Public Policy Center, University of Nebraska


Date of this Version



Published in Access: Newsletter of the Nebraska Office of Rural Health, Nebraska Department of Health & Human Services, Division of Public Health, and the Nebraska Rural Health Association 54 (May 2009), pp. 3–4;


Copyright © 2009 Nebraska Department of Health & Human Services. Used by permission.


Electronic medical records (EMRs) continue to be in the national spotlight. In 2004, Presi-dent Bush first called for all Americans to have a personal EMR as part of a nationwide domestic agenda.

President Obama restated the push for electronic medical information in a speech in January of 2009: “To improve the quality of our health care while lowering its cost,” he said, “we will make the immediate investments necessary to ensure that, within five years, all of America’s medical records are computerized.”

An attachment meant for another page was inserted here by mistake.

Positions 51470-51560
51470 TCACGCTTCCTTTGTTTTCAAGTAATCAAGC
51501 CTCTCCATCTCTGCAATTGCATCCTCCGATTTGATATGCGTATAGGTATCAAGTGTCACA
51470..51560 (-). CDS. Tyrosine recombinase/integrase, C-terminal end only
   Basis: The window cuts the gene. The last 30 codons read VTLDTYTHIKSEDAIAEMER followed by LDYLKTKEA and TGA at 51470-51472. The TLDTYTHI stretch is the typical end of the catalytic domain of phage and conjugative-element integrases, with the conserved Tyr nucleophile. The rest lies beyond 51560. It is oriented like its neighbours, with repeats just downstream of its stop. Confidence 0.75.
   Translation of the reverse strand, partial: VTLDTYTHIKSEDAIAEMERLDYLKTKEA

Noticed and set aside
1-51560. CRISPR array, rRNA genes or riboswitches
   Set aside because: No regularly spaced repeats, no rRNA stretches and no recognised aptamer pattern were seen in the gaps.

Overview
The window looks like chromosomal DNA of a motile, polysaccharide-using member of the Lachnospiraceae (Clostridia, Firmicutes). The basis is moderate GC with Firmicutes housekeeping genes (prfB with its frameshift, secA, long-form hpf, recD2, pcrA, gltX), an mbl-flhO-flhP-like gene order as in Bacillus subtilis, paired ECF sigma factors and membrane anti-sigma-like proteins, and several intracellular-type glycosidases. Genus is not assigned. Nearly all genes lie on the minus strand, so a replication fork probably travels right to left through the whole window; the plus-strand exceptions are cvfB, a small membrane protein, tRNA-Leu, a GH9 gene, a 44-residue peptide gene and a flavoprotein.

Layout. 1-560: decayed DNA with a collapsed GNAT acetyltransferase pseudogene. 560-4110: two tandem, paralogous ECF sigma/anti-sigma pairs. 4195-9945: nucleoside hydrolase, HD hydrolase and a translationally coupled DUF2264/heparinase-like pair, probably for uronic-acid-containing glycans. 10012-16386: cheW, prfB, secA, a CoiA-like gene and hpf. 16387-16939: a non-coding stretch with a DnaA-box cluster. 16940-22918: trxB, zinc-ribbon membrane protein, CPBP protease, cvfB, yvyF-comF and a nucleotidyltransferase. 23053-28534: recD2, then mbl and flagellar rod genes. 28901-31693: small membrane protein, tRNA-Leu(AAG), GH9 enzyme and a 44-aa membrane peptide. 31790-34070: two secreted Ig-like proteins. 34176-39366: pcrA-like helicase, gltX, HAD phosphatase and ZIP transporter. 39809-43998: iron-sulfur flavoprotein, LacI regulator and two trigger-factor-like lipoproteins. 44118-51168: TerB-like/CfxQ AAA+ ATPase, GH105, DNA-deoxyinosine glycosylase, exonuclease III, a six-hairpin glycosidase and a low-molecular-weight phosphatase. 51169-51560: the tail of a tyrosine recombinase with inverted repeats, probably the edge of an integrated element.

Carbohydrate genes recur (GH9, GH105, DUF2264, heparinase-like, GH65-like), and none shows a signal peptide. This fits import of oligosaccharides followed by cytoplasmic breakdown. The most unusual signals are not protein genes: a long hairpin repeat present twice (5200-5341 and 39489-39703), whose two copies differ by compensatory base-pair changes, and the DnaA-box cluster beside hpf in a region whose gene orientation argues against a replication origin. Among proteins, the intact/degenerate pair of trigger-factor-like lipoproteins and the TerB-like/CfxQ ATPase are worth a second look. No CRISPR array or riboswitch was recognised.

Sharing health information electronically is believed to have a number of wide-ranging benefits, the most obvious being that a quick access to electronic health information via computer will lead to better healthcare and better health outcomes.